- The EMS crew can begin administering life-saving care en route to the hospital. They can provide oxygen, start an IV, monitor heart rhythm and treat the patient’s pain and nausea, if necessary;
- The ambulance will take you to a hospital that operates a cardiac receiving center, which has the expertise and technology to treat heart attacks effectively. Most people would head to the nearest hospital, whether or not that hospital is equipped to handle heart attacks;
- When you walk into ER, precious time is wasted at the admitting desk. Patients who arrive by ambulance get immediate attention. What’s more, at White Plains Hospital, we ask to receive EKGs transmitted directly from ambulances en route. That allows us to know ahead of time whether the patient will benefit from a cardiac catheterization procedure. If so, we will get the cath lab up and running to treat patients as soon as they arrive. Our track record from patient pick-up to cath lab is 55 minutes on average, much faster than the 90-minute gold standard set by the AHA.
There are two reasons why you should not give your loved one anything more than a few sips of water or other clear liquid. First, until you get to the hospital, you won’t know if your friend will require anesthesia for a procedure. Second, nausea is a common symptom of heart attacks. Undigested food could become a choking risk.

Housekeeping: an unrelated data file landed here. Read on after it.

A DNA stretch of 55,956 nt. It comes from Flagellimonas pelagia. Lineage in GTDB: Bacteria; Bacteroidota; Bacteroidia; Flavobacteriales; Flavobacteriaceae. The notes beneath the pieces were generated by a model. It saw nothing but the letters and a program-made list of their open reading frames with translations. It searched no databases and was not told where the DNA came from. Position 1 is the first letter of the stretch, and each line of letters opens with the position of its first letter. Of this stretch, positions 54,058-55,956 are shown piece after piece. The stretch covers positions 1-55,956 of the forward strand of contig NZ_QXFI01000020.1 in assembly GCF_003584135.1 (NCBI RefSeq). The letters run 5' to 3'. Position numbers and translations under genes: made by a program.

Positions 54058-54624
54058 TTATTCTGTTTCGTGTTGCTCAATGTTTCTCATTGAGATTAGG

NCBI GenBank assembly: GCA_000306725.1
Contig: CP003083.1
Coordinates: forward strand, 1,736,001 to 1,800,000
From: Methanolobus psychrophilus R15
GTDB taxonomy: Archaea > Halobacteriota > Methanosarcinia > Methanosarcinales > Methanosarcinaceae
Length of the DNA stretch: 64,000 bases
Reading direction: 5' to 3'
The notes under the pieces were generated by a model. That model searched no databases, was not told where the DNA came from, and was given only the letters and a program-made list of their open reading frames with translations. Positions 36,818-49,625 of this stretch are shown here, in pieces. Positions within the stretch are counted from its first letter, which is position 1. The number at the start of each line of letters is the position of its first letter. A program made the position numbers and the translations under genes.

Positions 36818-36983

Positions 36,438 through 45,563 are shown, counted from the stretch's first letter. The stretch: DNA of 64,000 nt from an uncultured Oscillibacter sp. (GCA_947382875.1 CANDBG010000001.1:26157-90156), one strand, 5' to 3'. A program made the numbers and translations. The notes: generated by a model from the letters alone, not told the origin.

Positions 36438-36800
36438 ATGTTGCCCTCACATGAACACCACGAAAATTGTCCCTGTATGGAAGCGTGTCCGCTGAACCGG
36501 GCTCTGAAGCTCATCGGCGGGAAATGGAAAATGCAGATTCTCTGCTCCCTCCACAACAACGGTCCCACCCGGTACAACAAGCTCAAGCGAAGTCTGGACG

While you may have to step away to call 911 and gather medications and insurance information, stay by your friend’s side as much as possible. Not only will this help calm the person, it also allows you to react quickly if your friend stops breathing or begins to vomit.
The EMS crew will have their hands full. They may not have time to write down the medications or they may write it down wrong in the rush. Take your own list (double-checked, of course) or the pill vials to the hospital.
It will be easier for both your friend and the hospital staff if you go, too. There will be many questions for you to answer. If you are not sure you will be able to get a ride home, drive yourself rather than go in the ambulance.
Emotions run high at times of emergency, and it may be hard to think clearly if you believe your loved one has been stricken by a heart attack. Learn these do’s and don’ts before they are needed, and keep them handy for quick reference—just in case.
More expert advice about Heart Attacks and Strokes
Photo Credits: friends by superfantastic via Flickr; Check Man, Cross Man and Jump Man © ioannis kounadeas - Fotolia.com